My ideal is the general local involvement with the white being in supervision, gradually handing over power as the locals progress. In some sense, Hong Kong could have headed, or even was heading for, that direction, but China's sense of national glory, as well as the general Communist Party style of "control everything they can reach", put everything into jeopardy.
User avatar
By ckaihatsu
#15159910
Patrickov wrote:
I think we need to accept that "imposed foreign rule" is water under the bridge. We are at a time well past it and I think we should review it differently with more information available, especially when the "return to self-rule" struggle is more or less complete now.

From my own experience, even if you think "imposed foreign rule" is wrong, it does not mean "return to self-rule" is right. More often than not, the people in concern either have lost the ability to self-rule, or are found to be incapable of self-rule in the first place.

My concern is very simple: It has to be cleaned up, and the White people are the only ones who are both capable and responsible for this job. You suggested otherwise, but what I see is that most colonised places fared worse after independence, not better. India, Taiwan and Singapore are the most notable exceptions, but other places probably don't.

Syria is, IMHO, in the middle -- the al-Assads are capable enough to hold their feet, but the place under their rule is certainly not happy.

My ideal is the general local involvement with the white being in supervision, gradually handing over power as the locals progress. In some sense, Hong Kong could have headed, or even was heading for, that direction, but China's sense of national glory, as well as the general Communist Party style of "control everything they can reach", put everything into jeopardy.



You're too satisfied with domineering / hierarchical imperialist international relations, and you seem to think that imperialist relations are strictly in the past. I'll note that the Trump administration imposed *sanctions* on several countries, flexing *militaristic* / imperialist might, as a reminder, which proves that imperialism is still alive and well.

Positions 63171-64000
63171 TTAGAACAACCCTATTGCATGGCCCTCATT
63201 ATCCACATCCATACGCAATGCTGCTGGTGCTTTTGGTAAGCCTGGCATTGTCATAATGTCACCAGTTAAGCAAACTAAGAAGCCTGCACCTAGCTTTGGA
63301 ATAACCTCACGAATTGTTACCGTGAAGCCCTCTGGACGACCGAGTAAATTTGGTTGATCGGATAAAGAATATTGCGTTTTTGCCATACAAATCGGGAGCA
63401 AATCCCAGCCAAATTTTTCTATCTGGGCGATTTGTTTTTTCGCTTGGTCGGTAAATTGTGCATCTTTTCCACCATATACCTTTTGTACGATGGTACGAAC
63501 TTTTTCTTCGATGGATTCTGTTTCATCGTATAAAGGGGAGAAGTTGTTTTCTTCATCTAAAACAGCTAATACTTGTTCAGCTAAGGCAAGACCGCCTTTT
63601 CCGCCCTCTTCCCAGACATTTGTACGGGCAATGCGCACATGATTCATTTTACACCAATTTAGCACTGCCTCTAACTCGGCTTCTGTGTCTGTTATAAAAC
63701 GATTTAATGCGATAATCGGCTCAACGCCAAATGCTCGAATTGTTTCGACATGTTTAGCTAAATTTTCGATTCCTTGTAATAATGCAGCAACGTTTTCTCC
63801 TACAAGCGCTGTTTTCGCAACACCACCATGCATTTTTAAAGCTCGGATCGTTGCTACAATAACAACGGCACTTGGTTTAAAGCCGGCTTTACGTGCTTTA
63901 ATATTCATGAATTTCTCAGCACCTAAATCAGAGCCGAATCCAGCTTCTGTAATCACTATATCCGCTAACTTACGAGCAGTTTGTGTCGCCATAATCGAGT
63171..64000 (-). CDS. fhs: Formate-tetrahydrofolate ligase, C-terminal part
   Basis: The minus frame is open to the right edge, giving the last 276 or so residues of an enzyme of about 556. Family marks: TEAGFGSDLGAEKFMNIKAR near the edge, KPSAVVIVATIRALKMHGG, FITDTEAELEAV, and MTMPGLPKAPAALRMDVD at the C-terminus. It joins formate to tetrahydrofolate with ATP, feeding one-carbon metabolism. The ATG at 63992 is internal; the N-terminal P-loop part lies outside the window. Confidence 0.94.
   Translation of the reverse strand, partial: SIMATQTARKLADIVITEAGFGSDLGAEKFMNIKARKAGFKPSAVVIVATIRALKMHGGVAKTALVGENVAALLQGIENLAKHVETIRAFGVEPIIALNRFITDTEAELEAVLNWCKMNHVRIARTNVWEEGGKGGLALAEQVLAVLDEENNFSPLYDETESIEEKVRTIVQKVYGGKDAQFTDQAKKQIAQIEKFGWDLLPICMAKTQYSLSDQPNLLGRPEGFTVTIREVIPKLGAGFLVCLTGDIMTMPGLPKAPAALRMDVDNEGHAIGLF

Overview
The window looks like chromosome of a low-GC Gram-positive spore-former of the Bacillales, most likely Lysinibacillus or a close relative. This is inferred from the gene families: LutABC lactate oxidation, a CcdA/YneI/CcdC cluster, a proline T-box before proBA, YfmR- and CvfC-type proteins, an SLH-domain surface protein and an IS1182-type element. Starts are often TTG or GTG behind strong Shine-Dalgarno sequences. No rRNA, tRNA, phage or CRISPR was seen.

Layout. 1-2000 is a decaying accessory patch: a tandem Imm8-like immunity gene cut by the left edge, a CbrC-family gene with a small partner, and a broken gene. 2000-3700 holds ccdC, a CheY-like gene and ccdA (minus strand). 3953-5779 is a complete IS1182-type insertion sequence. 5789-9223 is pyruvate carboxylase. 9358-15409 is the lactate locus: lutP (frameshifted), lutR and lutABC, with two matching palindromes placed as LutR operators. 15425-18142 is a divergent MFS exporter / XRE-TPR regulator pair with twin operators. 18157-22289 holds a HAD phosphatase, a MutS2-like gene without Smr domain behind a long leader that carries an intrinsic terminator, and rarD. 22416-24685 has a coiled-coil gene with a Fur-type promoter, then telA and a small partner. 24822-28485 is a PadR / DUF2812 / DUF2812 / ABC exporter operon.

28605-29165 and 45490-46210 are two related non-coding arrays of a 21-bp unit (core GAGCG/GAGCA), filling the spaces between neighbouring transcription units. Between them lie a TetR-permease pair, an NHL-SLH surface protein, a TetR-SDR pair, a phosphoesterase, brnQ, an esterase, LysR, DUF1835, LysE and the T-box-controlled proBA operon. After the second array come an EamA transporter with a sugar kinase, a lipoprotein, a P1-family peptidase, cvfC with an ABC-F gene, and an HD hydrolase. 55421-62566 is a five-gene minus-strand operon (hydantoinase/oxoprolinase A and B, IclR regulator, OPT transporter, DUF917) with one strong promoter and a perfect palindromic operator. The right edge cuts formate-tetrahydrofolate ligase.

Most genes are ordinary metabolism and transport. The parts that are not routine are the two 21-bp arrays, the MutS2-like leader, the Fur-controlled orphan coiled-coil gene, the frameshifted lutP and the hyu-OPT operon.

You're looking at relations only in terms of official state politics, and you're *overlooking* the *economic* relationships among the various imperialist and subordinated countries, as through IMF and World Bank sovereign indebtedness.

Regarding *Syria*, I'll say the same thing to you as I did to Istanbuller, who raised a similar point as yours, earlier in the thread, that the imperialist Western countries are *not neutral* around matters of national self-determination:


Istanbuller wrote:
Obama failed to support Syrian opposition when they were about to take down Assad.



ckaihatsu wrote:
The Free Syrian Army quickly became a geopolitical *pawn* for international bourgeois intrigues against the democratically elected sovereign Assad government -- you're indicating the same kind of 'supercop' imperialist politics as Patrickov.




By October [2011], the FSA would start to receive military support from Turkey, who allowed the rebel army to operate its command and headquarters from the country's southern Hatay province close to the Syrian border, and its field command from inside Syria.[49] The FSA would often launch attacks into Syria's northern towns and cities, while using the Turkish side of the border as a safe zone and supply route.



Prior to September 2012, the Free Syrian Army operated its command and headquarters from Turkey's southern Hatay province close to the Syrian border with field commanders operating inside Syria.[45][250] In September 2012, the FSA announced that it had moved its headquarters to rebel-controlled territory of Idlib Governorate in northern Syria,[251][252] which was later overrun by the Islamic Front in December 2013.[citation needed][253]

According to a France 24 report in October 2012, "rich businessmen from Damascus and Aleppo support the FSA as well as political organisations like the Muslim Brotherhood." The ideology of various FSA groups depended on their sponsors and funders. "If a militia receives money from the Muslim Brotherhood, then it obviously going to be an Islamist militia", an observer stated.[254]



On 7 December 2012, about 260 to 550 commanders and representatives of the Syrian armed opposition met in Antalya and elected a new 30-person military council for the FSA, called Supreme Military Council.[258] Colonel Riad al-Asaad, who was not present at the meeting, retained his formal role as Commander-in-Chief but lost effective power to Brigadier General Salim Idris, who was elected as the new Chief of Staff of the FSA and effective leader.[citation needed]